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Actually I want to ask basic and newbie questions like this one. But the negative score and comment by katspaugh made me think twice about the purpose of StackOverflow. Is that StackOverflow only for non-beginner?

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The comment that you pointed to is not constructive and has been removed. In the future, you can just flag comments like that for moderator attention. –  Tim Post Jul 3 '11 at 12:26
    
It was strange that the comment had 3 upvotes though. –  TLP Jul 3 '11 at 13:12
    
What negative score? –  dbasnett Jul 3 '11 at 14:41
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@db It used to have -2 score, now it has +2/-2. –  TLP Jul 3 '11 at 14:49
    
Ah, revisionist history. My Honors Comp instructor quoted Christer Romson, "There is no stupid question! Except, possibly, a question not asked." –  dbasnett Jul 3 '11 at 15:02
    
@db Sometimes it is impossible to ask a question without changing the answer. ;) –  TLP Jul 3 '11 at 15:20
    
@dbasnett: As a some time teacher and tutor, I've found that there are no smart questions. It's best just to patiently answer the stupid ones. :D –  Jeff Jan 8 '12 at 4:24

3 Answers 3

up vote 25 down vote accepted

It's okay to ask any beginner questions that you're genuinely struggling with on Stack Overflow, but beware, the community is very good at sensing when someone is really struggling and when they're just being lazy. If the answer can easily be found by a Google search, or if it appears in any beginner text (meaning, you should have found it by putting in the slightest bit of effort), then your question will very likely get downvoted and closed.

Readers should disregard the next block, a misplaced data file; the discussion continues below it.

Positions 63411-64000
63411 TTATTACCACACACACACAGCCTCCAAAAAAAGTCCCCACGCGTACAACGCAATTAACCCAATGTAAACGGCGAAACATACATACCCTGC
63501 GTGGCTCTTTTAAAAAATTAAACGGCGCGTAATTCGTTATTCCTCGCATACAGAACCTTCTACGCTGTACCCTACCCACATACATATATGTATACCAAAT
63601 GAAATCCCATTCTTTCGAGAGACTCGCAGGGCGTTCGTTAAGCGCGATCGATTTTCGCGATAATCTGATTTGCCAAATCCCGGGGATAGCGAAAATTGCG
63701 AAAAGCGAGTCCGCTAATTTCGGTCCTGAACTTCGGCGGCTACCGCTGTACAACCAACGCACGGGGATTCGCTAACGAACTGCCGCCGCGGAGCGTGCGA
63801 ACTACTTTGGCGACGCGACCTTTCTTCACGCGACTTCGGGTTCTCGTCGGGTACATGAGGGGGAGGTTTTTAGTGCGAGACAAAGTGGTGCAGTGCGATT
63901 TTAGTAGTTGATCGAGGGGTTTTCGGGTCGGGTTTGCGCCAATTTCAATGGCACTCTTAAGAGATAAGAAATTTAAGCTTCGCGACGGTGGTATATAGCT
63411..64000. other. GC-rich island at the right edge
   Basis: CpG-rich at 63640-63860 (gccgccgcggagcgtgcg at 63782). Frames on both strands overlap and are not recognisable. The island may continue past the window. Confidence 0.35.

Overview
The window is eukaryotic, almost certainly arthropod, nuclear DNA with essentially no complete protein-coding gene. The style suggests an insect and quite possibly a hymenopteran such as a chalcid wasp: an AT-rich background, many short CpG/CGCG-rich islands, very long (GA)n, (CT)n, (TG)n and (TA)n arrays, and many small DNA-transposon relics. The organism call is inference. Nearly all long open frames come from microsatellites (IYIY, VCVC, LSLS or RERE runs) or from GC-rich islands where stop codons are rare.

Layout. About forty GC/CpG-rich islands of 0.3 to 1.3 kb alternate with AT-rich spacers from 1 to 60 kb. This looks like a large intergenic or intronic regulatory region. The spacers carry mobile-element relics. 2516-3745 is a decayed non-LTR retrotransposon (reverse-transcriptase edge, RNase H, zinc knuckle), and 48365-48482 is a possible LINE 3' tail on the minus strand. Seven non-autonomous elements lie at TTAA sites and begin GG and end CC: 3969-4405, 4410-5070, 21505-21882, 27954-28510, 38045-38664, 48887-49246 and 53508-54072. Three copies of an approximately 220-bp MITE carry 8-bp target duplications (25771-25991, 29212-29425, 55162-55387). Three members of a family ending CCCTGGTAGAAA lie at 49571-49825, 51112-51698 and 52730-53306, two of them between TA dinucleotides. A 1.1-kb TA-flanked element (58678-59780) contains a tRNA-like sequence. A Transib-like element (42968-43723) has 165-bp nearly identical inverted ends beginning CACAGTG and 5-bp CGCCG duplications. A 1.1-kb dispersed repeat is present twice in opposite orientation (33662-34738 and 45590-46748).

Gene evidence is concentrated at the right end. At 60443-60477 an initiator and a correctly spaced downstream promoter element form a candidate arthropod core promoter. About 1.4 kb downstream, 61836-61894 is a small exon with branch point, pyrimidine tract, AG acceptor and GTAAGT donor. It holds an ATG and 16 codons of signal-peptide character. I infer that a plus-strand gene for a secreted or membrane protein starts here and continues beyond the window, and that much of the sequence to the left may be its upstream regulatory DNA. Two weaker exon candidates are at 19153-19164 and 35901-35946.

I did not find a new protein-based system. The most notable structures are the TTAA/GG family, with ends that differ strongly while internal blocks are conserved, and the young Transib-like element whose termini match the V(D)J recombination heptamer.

If you're posting a beginner question, always post what you think the answer might be, or what you've tried so far. The more effort and research you put into your question the better. People will typically respond positively to beginners who are genuinely trying to learn.

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+1 - Effort asks better than words. –  Tim Post Jul 3 '11 at 12:37
    
Mr. Bernanke 'knew' that without bailing out the banks the US Economy would fail. It amazes me how many seers and telepaths there are. How can you tell if it is lazy? I know my opinion is that it looks that way sometimes. If I feel strongly that way I usually post a LetMeGoogleThatForYou. I KNOW that I am not the smartest, have telepathy, and not able to know what is truly behind an anonymous question. –  dbasnett Jul 3 '11 at 14:32
    
Why Google if you can find it on SE? And if you can't (find it on SE) then ask it on SE? –  GUI Junkie Jul 3 '11 at 15:59
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@dbasnett: No one here is claiming to be a telepath. The amount of effort put into a question is a strong indicator of the amount of effort put into research prior to asking. Also, don't bother posting links to LMGTFY. Those get deleted. –  Bill the Lizard Jul 3 '11 at 18:54